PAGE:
partyparty's avatar

@BoBo1946 Yes, I think you are correct in saying it is inconsiderate to be late, thanks
@ChazMaz Yes they really are friends, but constantly late ones. I think I will have to start telling them to arrive sooner than I actually want them at my home.
@Aster Love your answer LOLL
@KatawaGrey Yes people being late can be very frustrating can’t it?
@jeffgoldblumsprivatefacilities Yes I must try to be more tolerant of my friends, thanks
@mowens Well at least you have a valid reason for being late, thanks

KatawaGrey's avatar

@jeffgoldblumsprivatefacilities: I would be much more forgiving of my friend if she was simply late but often she does something else when we are supposed to hang out. I often hear, “Oh, we decided to go to the store,” or, “Well, we wanted to watch a movie,” and I wonder why it couldn’t have waited. My boyfriend is late a lot but I know it’s because he hit traffic or because as he was leaving his mom asked him to do something or because the activity he’s participating in simply ran much longer than thought.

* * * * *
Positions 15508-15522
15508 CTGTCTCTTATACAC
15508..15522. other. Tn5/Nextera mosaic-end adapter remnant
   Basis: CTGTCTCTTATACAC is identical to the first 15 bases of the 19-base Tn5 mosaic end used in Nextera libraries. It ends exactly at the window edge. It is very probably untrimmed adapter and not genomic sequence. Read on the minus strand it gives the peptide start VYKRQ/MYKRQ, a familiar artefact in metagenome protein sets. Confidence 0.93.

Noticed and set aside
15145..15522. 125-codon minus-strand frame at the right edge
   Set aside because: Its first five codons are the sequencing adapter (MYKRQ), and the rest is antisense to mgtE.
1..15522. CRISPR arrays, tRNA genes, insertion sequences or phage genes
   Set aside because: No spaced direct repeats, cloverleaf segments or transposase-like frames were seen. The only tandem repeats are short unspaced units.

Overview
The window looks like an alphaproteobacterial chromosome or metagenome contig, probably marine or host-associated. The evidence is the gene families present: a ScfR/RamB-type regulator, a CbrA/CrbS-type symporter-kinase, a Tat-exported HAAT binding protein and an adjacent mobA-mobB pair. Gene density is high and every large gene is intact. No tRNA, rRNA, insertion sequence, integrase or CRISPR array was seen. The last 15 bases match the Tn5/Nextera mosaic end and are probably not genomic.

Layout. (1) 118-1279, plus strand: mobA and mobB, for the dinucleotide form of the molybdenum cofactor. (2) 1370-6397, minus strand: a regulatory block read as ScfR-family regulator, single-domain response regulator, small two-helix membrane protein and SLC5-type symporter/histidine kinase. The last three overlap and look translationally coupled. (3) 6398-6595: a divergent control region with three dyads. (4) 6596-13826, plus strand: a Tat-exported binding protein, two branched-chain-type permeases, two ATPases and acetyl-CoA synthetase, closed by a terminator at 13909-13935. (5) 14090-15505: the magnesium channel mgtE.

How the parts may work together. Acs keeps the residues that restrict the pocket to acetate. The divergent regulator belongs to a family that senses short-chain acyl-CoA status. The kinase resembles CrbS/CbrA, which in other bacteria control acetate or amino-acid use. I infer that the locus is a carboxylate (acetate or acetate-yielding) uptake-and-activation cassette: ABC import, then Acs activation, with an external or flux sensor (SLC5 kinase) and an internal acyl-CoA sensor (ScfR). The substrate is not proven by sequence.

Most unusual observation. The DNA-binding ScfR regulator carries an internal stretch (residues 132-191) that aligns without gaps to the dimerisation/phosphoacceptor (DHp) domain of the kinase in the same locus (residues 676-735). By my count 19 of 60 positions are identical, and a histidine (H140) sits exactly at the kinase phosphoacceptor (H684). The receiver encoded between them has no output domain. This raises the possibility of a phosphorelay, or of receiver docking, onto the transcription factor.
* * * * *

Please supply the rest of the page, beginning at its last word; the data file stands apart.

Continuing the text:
LuckyGuy's avatar

Around here if we have to be somewhere at a set time, we figure out what we call an “ETA” – estimated time of Aleaval. That means hands on door handles – not hands on PCs checking email. Tragically, I once left my then 14 year old son home from an event becasue he said he could not possibly be ready in 45 minutes.
You snooze, you lose. My family is on time. It has helped all of us in the long run.
Friends know we will be on time. It is a sign of mutual respect.

perspicacious's avatar

I dealt with this for many years. The last few I started leaving home without him because I was tired of being late to wherever we were going, or I would simply undress and announce that I was not going when he finally got here. I didn’t argue about it, I just took the attitude that if we could not get somewhere on time I would not go. It can drive you crazy.

NaturallyMe's avatar